Mediterranean Quarterly (2009) 20 (1): 31–51.
Published: 01 March 2009
... In the wake of the horrible attacks of 9/11, the United States altered its national security strategy to deal with the possibility of an attack with weap- ons of mass destruction (WMD) from states like Iran or North Korea and even nonstate actors like al Qaeda. The new emphasis on preventive measures...
Journal Article
Mediterranean Quarterly (2003) 14 (3): 78–85.
Published: 01 September 2003
... compelling reasons. Saddam, after all, violated virtually every international norm of conduct. And countries such as India, Pakistan, North Vietnam, South Vietnam, Cambodia, North Korea, and South Korea have waged war (as have the French against Algeria) without first securing multilateral permission...
Journal Article
Mediterranean Quarterly (2000) 11 (4): 1–22.
Published: 01 December 2000
... that nations viewed by the United States as potential adversaries were developing, and would almost certainly have within several years, the capacity to attack the United States with nuclear-capable missiles. Second, on 31 August 1998 North Korea launched its...
Journal Article
Mediterranean Quarterly (2009) 20 (4): 71–82.
Published: 01 December 2009
... at the University of Maryland, to explain the “anomalous successes” of Japan, Taiwan, and South Korea in their foreign relations: Japan without a military capability to project power beyond its territorial waters, Taiwan without a seat in the UN and stripped of formal diplomatic relations with all...
Journal Article
Mediterranean Quarterly (2009) 20 (3): 77–94.
Published: 01 September 2009
... Incentives in Arms Control (Colum- bia: University of South Carolina Press, 1999). Newnham: Carrots, Sticks, and Bombs  81 such as Argentina, Australia, Brazil, South Africa, South Korea, Sweden, and Taiwan to forego WMD programs.13 Even North Korea, an extremely hostile...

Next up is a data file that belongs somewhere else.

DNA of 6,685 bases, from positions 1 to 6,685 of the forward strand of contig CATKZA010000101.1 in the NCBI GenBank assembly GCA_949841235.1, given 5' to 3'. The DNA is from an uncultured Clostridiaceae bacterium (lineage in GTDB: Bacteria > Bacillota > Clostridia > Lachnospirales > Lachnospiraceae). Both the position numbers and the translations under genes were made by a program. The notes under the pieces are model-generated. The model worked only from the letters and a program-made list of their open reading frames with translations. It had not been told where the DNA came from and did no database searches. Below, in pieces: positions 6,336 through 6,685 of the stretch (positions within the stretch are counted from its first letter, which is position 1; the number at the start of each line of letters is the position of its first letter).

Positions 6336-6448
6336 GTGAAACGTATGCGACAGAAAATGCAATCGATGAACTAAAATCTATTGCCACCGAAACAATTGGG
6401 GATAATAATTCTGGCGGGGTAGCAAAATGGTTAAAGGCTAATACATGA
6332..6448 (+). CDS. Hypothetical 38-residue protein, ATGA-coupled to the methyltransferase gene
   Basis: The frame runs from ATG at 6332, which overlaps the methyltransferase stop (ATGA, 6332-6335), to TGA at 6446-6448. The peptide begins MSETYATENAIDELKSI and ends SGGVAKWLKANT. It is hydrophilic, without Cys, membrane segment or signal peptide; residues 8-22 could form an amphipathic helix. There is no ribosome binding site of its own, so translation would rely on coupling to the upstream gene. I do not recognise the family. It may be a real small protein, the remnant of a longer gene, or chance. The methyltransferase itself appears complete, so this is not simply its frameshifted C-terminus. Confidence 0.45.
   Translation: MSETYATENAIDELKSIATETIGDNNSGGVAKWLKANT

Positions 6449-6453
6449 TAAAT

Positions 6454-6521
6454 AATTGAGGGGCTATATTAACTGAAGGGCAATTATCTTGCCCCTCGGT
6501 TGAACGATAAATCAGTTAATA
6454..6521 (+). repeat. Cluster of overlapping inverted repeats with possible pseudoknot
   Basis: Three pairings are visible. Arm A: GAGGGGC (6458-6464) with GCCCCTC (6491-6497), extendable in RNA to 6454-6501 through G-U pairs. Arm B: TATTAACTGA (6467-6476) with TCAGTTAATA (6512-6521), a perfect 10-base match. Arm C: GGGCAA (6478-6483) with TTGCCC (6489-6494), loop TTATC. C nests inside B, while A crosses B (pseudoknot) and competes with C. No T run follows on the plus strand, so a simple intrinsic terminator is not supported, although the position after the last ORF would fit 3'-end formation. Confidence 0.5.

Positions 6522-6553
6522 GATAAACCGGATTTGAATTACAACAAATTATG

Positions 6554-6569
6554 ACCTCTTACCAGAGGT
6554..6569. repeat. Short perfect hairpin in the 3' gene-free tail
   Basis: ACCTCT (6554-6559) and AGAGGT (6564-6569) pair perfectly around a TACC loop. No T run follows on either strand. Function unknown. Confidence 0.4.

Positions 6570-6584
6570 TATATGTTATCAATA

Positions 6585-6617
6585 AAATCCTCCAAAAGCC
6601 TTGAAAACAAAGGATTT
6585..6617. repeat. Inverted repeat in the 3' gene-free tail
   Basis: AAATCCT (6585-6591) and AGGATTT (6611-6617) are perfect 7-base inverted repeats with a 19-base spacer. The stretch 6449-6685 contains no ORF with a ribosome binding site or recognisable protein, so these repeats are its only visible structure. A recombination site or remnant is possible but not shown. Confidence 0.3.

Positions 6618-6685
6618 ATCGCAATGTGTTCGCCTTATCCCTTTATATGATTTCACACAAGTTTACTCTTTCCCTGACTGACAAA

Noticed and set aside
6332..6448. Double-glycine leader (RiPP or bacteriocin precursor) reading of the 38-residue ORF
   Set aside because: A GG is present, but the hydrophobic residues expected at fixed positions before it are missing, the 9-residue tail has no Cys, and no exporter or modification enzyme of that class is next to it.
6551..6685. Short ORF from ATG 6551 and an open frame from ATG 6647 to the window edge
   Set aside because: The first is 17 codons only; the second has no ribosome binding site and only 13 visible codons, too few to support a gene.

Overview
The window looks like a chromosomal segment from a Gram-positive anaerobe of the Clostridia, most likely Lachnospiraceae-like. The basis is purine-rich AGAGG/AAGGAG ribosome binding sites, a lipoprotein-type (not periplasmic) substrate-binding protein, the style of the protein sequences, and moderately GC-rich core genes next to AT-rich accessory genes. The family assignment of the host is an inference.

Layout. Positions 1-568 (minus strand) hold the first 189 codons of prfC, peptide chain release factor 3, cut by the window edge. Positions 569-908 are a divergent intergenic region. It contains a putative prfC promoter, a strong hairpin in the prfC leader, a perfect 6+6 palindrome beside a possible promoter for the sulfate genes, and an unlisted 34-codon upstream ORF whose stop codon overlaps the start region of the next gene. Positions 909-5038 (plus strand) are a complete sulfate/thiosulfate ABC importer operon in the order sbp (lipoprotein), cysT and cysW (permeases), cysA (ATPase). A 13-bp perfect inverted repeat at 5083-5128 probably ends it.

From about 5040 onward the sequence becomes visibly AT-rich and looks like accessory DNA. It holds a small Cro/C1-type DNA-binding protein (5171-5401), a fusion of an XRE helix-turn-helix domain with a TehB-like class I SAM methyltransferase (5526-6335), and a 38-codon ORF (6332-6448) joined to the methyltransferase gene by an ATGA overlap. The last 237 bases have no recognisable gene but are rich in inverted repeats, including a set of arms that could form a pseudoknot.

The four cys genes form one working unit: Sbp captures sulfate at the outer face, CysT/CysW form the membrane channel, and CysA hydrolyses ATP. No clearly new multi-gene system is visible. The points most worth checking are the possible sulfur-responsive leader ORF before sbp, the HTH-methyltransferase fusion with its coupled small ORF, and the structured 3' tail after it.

Journal Article
Mediterranean Quarterly (2003) 14 (1): 32–41.
Published: 01 March 2003
... unforeseen by any major Soviet specialist. Some of the surprises have been far less pleasant. Who would have antic- ipated that the two major wars generated by the Cold War would take place first in Korea and later in Vietnam, and that in neither case would there be a direct confrontation...
Journal Article
Mediterranean Quarterly (2016) 27 (2): 5–27.
Published: 01 June 2016
... them on Fatih’s grave.47 Politicians and journalists were quick to wrap the mantle of Fatih’s hero- ism around Turkish soldiers serving in Korea. Speaking to a crowd assem- bled on 29 May, the mayor of Istanbul, Gokay declared: 45. Morris Kaplan, “Turks Here Will Sip ‘Lion’s Milk’ to Mark...
Journal Article
Mediterranean Quarterly (2003) 14 (4): 19–41.
Published: 01 December 2003
... military solidarity. Concerns mounted in early 2002 when President Bush, without prior consultation with U.S. allies, characterized Iraq, North Korea, and Iran in his State of the Union address as an “axis of evil,” imply- ing that no diplomatic accommodation was feasible or worthy of serious con...
Journal Article
Mediterranean Quarterly (2017) 28 (3): 93–111.
Published: 01 September 2017
... percent in 2013.7 Confronted with these sanctions, the Iranian authorities pursued several strategies, including diversifying its export markets, mainly by shifting to China, India, Japan, and South Korea. On the supply side, the focus has 5. Energy Information Administration (EIA...
Journal Article
Mediterranean Quarterly (2007) 18 (1): 12–27.
Published: 01 March 2007
... Although he stressed that the program would be entirely peaceful, his proposal had all the earmarks of a hedging strategy. As we have seen with India, Pakistan, North Korea, and Iran, “peaceful” nuclear pro- grams can easily become the foundation for a nuclear weapons program. Whether...